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Med Sci Sports Exerc. 2014 Mar;46(3):496-505. doi: 10.1249/MSS.0000000000000132.

Muscle glycogen content modifies SR Ca2+ release rate in elite endurance athletes.

Author information

  • 11Institute of Sports Science and Clinical Biomechanics, SDU Muscle Research Cluster (SMRC), University of Southern Denmark, Odense, DENMARK; 2Swedish Winter Sports Research Centre, Department of Health Sciences, Mid Sweden University, Östersund, SWEDEN; and 3The Åstrand Laboratory, Swedish School of Sport and Health Sciences, Stockholm, SWEDEN.

Abstract

PURPOSE:

The aim of the present study was to investigate the influence of muscle glycogen content on sarcoplasmic reticulum (SR) function and peak power output (Wpeak) in elite endurance athletes.

METHODS:

Fourteen highly trained male triathletes (VO2max = 66.5 ± 1.3 mL O2·kg·min), performed 4 h of glycogen-depleting cycling exercise (HRmean = 73% ± 1% of maximum). During the first 4 h of recovery, athletes received either water (H2O) or carbohydrate (CHO), separating alterations in muscle glycogen content from acute changes affecting SR function and performance. Thereafter, all subjects received CHO-enriched food for the remaining 20-h recovery period.

RESULTS:

Immediately after exercise, muscle glycogen content and SR Ca release rate was reduced to 32% ± 4% (225 ± 28 mmol·kg dw) and 86% ± 2% of initial levels, respectively (P < 0.01). Glycogen markedly recovered after 4 h of recovery with CHO (61% ± 2% of preexercise) and SR Ca release rate returned to preexercise level. However, in the absence of CHO during the first 4 h of recovery, glycogen and SR Ca release rate remained depressed, with the normalization of both parameters at the end of the 24 h of recovery after receiving a CHO-enriched diet. Linear regression demonstrated a significant correlation between SR Ca release rate and muscle glycogen content (P < 0.01, r = 0.30). The 4 h of cycling exercise reduced Wpeak by 5.5%-8.9% at different cadences (P < 0.05), and Wpeak was normalized after 4 h of recovery with CHO, whereas Wpeak remained depressed (P < 0.05) after water provision. Wpeak was fully recovered after 24 h in both the H2O and the CHO group.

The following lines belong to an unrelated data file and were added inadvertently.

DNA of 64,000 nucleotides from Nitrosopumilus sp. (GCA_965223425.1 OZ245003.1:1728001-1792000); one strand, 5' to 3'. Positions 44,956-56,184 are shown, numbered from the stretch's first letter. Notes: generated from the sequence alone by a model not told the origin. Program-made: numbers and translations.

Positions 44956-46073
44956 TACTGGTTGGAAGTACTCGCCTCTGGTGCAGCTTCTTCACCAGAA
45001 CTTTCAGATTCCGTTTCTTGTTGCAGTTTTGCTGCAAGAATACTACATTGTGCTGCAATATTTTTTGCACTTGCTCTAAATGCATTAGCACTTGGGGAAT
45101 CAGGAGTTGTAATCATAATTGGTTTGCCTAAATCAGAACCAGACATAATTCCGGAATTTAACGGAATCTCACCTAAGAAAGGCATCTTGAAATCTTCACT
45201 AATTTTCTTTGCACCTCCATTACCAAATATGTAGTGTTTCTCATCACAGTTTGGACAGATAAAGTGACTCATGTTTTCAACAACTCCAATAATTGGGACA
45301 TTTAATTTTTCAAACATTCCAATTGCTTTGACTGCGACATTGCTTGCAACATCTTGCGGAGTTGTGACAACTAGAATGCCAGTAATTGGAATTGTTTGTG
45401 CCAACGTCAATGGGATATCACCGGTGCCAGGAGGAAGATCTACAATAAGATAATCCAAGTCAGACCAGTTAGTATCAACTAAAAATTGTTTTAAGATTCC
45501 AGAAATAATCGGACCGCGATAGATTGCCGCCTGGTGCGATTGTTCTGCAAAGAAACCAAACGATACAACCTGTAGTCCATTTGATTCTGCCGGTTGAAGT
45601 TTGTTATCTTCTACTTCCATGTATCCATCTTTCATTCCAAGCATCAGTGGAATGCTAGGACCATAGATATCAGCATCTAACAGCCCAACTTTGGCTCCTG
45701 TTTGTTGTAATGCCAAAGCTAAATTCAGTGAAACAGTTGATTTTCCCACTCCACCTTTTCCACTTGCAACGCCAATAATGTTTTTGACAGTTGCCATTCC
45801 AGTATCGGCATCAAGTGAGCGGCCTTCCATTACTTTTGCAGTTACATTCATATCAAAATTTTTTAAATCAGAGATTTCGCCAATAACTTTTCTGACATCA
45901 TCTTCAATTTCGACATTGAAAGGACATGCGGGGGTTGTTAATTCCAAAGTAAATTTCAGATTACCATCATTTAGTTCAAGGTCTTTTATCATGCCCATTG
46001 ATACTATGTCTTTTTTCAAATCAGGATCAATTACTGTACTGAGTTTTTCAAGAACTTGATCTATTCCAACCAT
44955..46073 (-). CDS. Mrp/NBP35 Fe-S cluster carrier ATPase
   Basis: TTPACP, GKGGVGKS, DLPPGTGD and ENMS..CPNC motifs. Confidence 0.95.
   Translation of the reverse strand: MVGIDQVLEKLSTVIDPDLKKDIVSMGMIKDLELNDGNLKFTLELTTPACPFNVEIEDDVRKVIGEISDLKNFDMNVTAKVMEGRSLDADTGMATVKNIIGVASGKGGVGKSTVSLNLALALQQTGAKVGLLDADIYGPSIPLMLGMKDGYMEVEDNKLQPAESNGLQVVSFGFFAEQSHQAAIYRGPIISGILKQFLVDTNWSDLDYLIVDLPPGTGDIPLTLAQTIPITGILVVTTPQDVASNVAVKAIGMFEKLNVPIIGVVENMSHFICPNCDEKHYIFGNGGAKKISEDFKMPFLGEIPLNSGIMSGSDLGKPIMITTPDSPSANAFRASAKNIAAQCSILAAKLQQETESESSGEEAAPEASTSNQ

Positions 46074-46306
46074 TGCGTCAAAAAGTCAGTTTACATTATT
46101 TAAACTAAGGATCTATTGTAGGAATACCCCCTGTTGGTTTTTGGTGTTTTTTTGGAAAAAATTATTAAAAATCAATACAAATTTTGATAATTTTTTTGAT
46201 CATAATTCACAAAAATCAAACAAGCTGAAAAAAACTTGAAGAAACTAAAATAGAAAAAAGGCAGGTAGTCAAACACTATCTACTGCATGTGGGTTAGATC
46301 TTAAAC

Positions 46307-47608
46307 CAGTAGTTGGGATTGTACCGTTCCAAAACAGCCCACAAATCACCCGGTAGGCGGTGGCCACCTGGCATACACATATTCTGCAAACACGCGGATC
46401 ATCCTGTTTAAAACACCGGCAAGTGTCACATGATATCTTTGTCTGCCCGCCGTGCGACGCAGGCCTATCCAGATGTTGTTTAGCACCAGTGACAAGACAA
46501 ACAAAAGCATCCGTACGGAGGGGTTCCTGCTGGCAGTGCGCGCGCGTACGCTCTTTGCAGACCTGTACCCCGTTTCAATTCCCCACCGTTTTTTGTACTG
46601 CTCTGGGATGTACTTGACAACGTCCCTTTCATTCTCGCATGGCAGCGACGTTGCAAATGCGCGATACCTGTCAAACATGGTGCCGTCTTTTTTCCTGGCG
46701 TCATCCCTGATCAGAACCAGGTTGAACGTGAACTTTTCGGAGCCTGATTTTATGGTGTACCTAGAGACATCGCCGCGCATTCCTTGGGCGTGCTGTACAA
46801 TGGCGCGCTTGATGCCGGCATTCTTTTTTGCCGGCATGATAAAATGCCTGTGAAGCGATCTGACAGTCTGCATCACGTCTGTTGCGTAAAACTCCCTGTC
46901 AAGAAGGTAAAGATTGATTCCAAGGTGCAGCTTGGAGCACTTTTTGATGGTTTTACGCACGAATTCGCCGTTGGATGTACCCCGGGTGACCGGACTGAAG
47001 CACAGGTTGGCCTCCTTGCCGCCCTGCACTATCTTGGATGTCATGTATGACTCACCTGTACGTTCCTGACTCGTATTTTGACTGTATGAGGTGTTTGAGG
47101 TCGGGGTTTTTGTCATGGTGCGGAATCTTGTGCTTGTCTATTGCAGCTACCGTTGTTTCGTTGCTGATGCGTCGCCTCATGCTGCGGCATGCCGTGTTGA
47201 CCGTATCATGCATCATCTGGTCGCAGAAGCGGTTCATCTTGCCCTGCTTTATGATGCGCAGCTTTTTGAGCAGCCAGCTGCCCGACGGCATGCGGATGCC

CONCLUSION:

In conclusion, the present results suggest that low muscle glycogen depresses muscle SR Ca release rate, which may contribute to fatigue and delayed recovery of Wpeak 4 h postexercise.

PMID:
24091991
[PubMed - indexed for MEDLINE]
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